9. Interesting inverted pyramid style of writing as his aim was to record his experiences moreso than simply historytinged so obviously with the ever present Greek snobbery enhanced by his presence at court, it is biased as many historians will corroborate when other primary sources from the time are viewedVery haughty self obsessed individual from my reading, I'm not entirely sure but I believe he may have overestimated his worth to the Empire, especially in Book Seven when he states of the Empres [...]

    10. In FOURTEEN BYZANTINE RULERS, Michael Psellus (1018-96) recounts the decline of the Byzantine Empire from Basil II (ruled 976-1025) to Michael VII (ruled 1071-78). Basil II, an outstanding warrior and leader, expanded and consolidated the empire, while building up the state coffers. Many of his successors, however, were more interested in their own pleasures than in the health of the empire, and they expended vast sums of money on themselves, their consorts and countless friends. Psellus knew pe [...]

    11. I thought when I read the title, that this book was going to be a comprehensive history of Byzantium. Little did I know that Byzantine emperors seem to rule for an average of five years. This actually only covers a short period toward the end of the empire's supremacy. Psellus himself was personally acquainted with several of the emperors and many of the individuals involved in his narrative. For this reason, it's kind of difficult to pull out what's the truth and what is Psellus representing pe [...]

    12. A very interesting glimpse of the Byzantine empire's leaders during the stage between its resurgent height under Basil II and the beginning of its long, slow decline following its disastrous defeat at Manzikert. The story is made all the more interesting, if obviously terribly self-serving, by its author being one of the most odious court officials whose machinations was responsible in some ways for the disaster.

    13. Michael Psellus 1018-96, was a Byzantine historian, philosopher and court courtier, had intimate contact with 14 Byzantine Emperors during his life time ( Constantine V111, Romanus 1V etc). This book shows the rapid decline of the great Byzantine Empire, during only a couple of generations of rule by Byzantine Emperors who squandered their riches on the purposeless war machine and their own tyranny. Micheal Psellus gives an emotional and intellectual account of these Emporers ver his lifetime.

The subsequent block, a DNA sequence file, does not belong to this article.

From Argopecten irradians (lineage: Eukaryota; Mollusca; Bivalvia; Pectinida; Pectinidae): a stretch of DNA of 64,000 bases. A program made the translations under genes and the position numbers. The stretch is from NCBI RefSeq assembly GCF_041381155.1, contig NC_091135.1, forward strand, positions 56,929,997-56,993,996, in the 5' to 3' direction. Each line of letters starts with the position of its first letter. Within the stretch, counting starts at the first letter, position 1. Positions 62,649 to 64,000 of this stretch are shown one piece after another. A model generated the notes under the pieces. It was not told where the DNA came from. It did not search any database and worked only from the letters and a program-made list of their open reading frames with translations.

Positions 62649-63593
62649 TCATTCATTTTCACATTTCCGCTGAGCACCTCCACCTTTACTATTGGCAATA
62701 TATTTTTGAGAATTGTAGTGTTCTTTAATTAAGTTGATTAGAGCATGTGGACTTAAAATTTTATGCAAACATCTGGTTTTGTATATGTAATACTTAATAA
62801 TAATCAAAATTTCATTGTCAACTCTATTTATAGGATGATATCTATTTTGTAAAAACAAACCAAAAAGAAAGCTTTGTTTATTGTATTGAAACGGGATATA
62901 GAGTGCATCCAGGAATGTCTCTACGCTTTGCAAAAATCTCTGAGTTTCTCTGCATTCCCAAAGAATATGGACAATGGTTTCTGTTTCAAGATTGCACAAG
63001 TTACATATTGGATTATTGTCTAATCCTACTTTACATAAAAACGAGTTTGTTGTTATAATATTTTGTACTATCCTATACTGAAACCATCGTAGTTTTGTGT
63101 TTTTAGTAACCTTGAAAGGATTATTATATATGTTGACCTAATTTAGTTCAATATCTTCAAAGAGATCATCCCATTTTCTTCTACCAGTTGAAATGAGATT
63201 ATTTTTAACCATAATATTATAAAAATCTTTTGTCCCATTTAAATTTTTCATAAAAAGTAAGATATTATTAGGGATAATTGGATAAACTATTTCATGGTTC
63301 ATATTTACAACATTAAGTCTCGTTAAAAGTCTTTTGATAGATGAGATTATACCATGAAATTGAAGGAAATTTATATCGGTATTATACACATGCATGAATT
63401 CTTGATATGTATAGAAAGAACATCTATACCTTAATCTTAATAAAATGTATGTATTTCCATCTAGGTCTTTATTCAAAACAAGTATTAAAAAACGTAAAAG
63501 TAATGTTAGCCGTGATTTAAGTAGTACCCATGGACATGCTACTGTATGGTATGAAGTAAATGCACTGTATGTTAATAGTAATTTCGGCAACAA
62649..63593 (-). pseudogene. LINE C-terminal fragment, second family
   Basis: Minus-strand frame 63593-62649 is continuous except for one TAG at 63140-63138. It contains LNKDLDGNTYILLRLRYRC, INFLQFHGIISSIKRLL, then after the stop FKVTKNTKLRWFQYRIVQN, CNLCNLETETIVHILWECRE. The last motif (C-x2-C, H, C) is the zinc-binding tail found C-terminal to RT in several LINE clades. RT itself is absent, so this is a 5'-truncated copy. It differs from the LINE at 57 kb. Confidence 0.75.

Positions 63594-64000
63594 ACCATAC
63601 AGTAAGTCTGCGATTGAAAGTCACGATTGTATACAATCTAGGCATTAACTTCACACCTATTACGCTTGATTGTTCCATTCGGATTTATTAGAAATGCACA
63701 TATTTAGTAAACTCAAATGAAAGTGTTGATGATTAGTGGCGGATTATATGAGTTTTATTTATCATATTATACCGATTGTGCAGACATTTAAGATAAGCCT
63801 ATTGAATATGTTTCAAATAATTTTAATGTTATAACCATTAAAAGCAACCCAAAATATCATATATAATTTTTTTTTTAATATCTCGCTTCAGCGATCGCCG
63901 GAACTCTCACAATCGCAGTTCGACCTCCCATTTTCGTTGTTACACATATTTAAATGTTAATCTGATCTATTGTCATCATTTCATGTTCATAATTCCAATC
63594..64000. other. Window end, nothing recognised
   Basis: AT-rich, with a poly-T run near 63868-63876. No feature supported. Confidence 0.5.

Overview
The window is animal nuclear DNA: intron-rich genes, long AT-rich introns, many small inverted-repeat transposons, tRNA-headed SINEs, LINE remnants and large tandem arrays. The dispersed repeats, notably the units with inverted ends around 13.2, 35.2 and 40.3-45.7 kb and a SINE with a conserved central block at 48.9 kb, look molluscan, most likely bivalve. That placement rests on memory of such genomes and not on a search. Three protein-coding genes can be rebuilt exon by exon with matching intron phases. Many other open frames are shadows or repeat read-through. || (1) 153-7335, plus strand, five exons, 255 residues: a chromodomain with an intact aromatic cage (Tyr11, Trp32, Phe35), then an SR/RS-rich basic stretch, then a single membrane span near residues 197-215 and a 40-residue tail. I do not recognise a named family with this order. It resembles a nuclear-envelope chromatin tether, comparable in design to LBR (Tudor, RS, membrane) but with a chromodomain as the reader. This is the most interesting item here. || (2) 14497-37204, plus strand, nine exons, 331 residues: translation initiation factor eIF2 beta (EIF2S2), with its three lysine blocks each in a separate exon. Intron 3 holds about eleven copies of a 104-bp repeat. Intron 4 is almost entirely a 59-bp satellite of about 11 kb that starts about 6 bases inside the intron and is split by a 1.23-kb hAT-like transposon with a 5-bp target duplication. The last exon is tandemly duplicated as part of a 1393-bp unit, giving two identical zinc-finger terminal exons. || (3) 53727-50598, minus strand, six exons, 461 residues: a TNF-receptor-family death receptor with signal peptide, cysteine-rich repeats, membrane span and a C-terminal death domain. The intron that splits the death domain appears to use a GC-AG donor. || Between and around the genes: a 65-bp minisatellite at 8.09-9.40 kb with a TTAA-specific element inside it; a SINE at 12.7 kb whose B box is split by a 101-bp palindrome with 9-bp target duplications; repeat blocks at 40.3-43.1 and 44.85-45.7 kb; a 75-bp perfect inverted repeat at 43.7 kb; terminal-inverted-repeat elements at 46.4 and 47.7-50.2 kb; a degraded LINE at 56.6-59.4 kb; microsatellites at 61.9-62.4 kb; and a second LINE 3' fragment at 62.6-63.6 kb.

14. Another great first person account of history, this time written by a man who spent much of the turbulent 11th century inside the Great Palace of Constantinople. Not a history of events, but rather a series of biographies of the rulers he saw come and go, along with diversions into his own life. Highly recommended for any student of Byzantine history.

    15. At first I started reading this because I was randomly interested in the homosexual incest going on in one of those families, but then I was like, really? A Roman named Michael? Those Byzantine folks were big old hosA: rereading whilst in the midst of my history of Rome kick, and yeah. Increasing number of stars.

    16. An imperfect history of his era by an intelligent and well-informed philosopher and courtier. While it ends in hagiography, the first three-quarters of the book are insightful and illuminating. Psellus is a strong narrator and while his focus is primarily on court life and descriptions of the various emperors, there's enough here to get a lively picture of the time.

    17. This was neat to learn about the decline of an empire due to some shitty ruling that was pretty easy to empathise with. The author is kind of symptomatic as well - JUST BECAUSE A RULER IS NICE TO YOU DOESN'T MEAN HE IS ANY GOODNoise record based on this forthcoming

    18. i liked this a lot at first but trusted psellus less and less as it went on. by the end, he was mostly trying to prove what a gifted scholar and historian he was and how much the emperors depended on him.

    19. More first hand accounts of life in Byzantium. Makes one wonder how the empire lasted for 1100 years with all the civil wars and intrigue.

    20. Maybe too homely after Anna Comnena? I was more fascinated by Byzantium's enemies, than internal affairs.